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What will the SME of the future look like?

As we celebrate 20 years as Australia’s leading magazine for SMEs, we asked a variety of people to predict what the SME will look like in 20 years time, with some interesting views on what 2031 will hold. In Part 2, read what Red PR Managing Director Fleur Madden, ServCorp’s Marcus Moufarrige and the Commonwealth Bank’s Matt Comyn predict.

Fleur Madden, managing director, Red PR and blue by Red PR

The fundamental Australian spirit is that we have a go and we work hard. This culture has set a strong foundation for small businesses in Australia and I believe in 20 years the same ethics will prevail.

There is no doubt that embracing technology continues to assist us and allows us to compete with larger companies on a global scale. I believe the way we communicate with customers is continuing to evolve and even in the last 10 years we have seen so many changes with how people like to receive messages – from traditional advertising and press, the rise of PR as an effective tool, social media mania to bloggers becoming the new rock stars and phone applications allowing us to purchase on the go. In 20 years these new forms of communications will be old news, like Atari ST is to us now.

What is right around the corner I don’t know, but I do know it is essential for small businesses, be it now, or in 20 years, to continue to speak to their customers in the way they wish to be communicated to, allow them to feel a part of our community. And it is imperative that we embrace the latest technology to do so, so that we don’t get left behind by the corporate giants.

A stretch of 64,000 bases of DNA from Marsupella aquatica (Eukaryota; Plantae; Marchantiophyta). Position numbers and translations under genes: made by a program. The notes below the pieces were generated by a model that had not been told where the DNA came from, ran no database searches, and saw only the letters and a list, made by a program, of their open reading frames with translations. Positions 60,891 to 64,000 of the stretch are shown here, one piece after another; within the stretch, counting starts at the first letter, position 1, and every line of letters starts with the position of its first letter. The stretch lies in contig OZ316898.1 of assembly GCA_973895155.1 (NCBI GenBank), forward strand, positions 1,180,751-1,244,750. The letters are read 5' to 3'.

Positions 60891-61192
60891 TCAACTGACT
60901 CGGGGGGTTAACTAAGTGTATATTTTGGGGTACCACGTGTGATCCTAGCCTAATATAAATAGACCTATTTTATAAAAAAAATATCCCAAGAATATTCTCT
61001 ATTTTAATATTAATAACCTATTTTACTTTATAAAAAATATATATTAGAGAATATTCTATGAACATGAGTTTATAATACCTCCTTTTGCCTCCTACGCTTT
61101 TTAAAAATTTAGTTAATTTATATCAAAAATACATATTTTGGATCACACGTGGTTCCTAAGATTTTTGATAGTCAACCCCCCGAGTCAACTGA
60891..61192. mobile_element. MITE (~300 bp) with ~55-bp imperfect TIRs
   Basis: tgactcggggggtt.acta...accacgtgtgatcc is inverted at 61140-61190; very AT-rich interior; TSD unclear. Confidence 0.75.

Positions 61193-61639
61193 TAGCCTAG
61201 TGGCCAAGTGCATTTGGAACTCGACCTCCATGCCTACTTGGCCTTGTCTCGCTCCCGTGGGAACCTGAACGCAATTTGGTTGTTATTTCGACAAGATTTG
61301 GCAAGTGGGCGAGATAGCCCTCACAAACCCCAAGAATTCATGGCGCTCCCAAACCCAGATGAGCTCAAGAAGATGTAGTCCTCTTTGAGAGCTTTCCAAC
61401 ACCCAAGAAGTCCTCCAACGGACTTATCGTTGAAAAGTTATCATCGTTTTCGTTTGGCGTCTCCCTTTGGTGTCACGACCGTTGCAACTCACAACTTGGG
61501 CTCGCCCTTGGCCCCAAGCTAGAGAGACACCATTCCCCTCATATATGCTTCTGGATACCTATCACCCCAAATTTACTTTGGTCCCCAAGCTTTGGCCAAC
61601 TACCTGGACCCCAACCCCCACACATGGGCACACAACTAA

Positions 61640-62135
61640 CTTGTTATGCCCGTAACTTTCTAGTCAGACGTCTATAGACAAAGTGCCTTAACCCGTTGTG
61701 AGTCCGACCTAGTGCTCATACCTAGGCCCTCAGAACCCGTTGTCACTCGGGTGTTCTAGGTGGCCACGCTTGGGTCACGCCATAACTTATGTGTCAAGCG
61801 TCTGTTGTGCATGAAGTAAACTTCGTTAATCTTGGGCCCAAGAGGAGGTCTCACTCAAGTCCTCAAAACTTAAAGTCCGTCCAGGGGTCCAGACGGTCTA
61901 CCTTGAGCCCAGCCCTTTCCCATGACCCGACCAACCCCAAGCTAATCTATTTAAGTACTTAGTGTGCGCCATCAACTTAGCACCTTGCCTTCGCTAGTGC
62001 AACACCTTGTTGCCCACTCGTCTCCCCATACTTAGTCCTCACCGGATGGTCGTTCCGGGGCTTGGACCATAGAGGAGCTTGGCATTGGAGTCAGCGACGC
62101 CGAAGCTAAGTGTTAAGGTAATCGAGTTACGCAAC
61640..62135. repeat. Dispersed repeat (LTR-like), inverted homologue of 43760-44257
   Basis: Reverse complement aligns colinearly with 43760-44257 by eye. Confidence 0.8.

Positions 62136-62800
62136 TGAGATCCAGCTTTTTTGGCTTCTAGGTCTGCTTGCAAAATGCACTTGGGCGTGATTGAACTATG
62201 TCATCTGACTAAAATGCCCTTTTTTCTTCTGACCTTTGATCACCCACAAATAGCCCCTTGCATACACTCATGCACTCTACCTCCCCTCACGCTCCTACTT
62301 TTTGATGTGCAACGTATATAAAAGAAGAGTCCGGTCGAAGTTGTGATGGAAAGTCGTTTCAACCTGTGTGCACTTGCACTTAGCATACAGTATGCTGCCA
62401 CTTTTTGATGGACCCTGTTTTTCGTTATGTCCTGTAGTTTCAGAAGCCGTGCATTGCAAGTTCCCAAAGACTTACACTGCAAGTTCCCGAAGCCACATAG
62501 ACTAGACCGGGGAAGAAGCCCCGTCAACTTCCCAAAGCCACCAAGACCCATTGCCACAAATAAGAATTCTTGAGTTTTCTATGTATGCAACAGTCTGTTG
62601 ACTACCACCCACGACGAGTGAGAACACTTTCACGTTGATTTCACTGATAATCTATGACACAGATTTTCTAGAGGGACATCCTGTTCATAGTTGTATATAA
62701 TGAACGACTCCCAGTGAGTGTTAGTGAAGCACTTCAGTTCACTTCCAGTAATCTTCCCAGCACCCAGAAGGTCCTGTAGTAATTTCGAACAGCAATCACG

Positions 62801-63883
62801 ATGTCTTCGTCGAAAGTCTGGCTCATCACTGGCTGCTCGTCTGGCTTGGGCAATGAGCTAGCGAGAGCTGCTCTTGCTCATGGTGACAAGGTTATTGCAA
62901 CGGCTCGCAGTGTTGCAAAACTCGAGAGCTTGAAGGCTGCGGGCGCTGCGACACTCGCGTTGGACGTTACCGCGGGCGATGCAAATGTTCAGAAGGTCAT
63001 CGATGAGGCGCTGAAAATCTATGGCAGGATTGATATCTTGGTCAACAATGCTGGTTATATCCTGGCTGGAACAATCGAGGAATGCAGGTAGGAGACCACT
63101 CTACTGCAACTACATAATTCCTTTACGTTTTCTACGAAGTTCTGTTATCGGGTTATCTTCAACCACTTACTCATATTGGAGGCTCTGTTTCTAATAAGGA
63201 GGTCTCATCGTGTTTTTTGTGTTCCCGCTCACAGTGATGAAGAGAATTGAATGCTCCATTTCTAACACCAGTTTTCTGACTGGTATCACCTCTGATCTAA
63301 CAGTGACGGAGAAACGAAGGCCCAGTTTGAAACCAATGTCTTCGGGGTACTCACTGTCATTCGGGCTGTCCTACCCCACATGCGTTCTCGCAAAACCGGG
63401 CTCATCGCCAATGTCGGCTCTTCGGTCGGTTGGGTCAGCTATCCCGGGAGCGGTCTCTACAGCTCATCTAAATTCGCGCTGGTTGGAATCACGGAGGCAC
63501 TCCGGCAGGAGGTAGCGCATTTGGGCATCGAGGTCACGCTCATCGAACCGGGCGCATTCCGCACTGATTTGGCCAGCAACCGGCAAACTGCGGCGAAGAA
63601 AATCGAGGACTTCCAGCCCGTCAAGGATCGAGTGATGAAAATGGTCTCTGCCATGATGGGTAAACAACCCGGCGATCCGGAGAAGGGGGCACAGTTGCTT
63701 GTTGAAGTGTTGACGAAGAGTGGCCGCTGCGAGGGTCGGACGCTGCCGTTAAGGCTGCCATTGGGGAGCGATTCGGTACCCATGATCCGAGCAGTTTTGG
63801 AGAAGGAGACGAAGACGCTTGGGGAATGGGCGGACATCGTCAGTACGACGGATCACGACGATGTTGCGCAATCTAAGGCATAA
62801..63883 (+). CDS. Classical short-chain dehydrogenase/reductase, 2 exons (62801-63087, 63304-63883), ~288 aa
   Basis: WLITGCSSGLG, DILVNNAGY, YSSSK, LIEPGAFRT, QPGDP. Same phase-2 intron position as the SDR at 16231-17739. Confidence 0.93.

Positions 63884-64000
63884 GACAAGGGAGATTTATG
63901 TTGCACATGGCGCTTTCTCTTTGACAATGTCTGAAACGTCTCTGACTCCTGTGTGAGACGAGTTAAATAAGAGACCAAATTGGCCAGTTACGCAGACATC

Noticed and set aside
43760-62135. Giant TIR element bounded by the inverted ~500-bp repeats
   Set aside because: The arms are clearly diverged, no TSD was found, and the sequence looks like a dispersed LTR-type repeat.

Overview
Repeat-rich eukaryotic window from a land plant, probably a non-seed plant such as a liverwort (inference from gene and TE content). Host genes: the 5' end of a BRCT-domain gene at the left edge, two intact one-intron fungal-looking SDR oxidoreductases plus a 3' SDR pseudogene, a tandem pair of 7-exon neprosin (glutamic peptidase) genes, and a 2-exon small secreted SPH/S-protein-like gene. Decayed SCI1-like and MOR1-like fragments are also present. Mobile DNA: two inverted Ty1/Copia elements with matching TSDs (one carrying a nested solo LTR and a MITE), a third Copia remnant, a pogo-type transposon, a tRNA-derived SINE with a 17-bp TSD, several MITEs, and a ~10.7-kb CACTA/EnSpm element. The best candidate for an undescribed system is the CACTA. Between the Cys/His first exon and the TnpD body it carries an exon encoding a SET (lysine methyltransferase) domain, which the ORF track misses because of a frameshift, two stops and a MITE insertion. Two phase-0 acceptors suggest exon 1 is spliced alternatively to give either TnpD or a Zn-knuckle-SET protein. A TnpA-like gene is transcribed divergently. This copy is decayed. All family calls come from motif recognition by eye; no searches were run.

Marcus Moufarrige, CIO, Servcorp

20 years from now, we’ll be living in the time of the SME. Low set-up costs, improved mobility and easy access to global markets will mean that opportunities for SMEs will be greater than ever before. People will be buying locally to the degree that monopolies will effectively cease to exist. Nimble SMEs will dominate the publishing, retail and software spaces (leaving logistics and large-scale manufacturing to bigger players). We will be driving electric cars. Cash will be a rarity, as will credit cards, and all business transactions and processes will take place in the cloud, possibly in a single, global currency.

Though we won’t call it ‘the cloud’ anymore, interconnection will be the foundation of how we work. This will be an evolution, not a fundamental shift. Despite how good 3D holograms will become, meeting people face-to-face will remain an important part of doing business, as will the physical office. While many people currently dismiss them, 3D printers will become enormously important and widely used in a variety of applications, including the manufacture of simple goods. Design and engineering skills will become highly prized as SMEs seize opportunities to create and manufacture products with relative ease.

Matt Comyn, Executive General Manager, Local Business Banking, Commonwealth Bank

As everyone knows full well, we are operating in rapidly changing world, where uncertainty continues to grip domestic and overseas markets, where the consumer is keeping their wallet firmly in their pocket and as a result, where small businesses in particular are finding times tougher than in previous years. We’re also seeing a shift in the way that consumers purchase items, with the rise of online retailing taking its toll on bricks and mortar operations and people looking to conduct their business in shorter timeframes.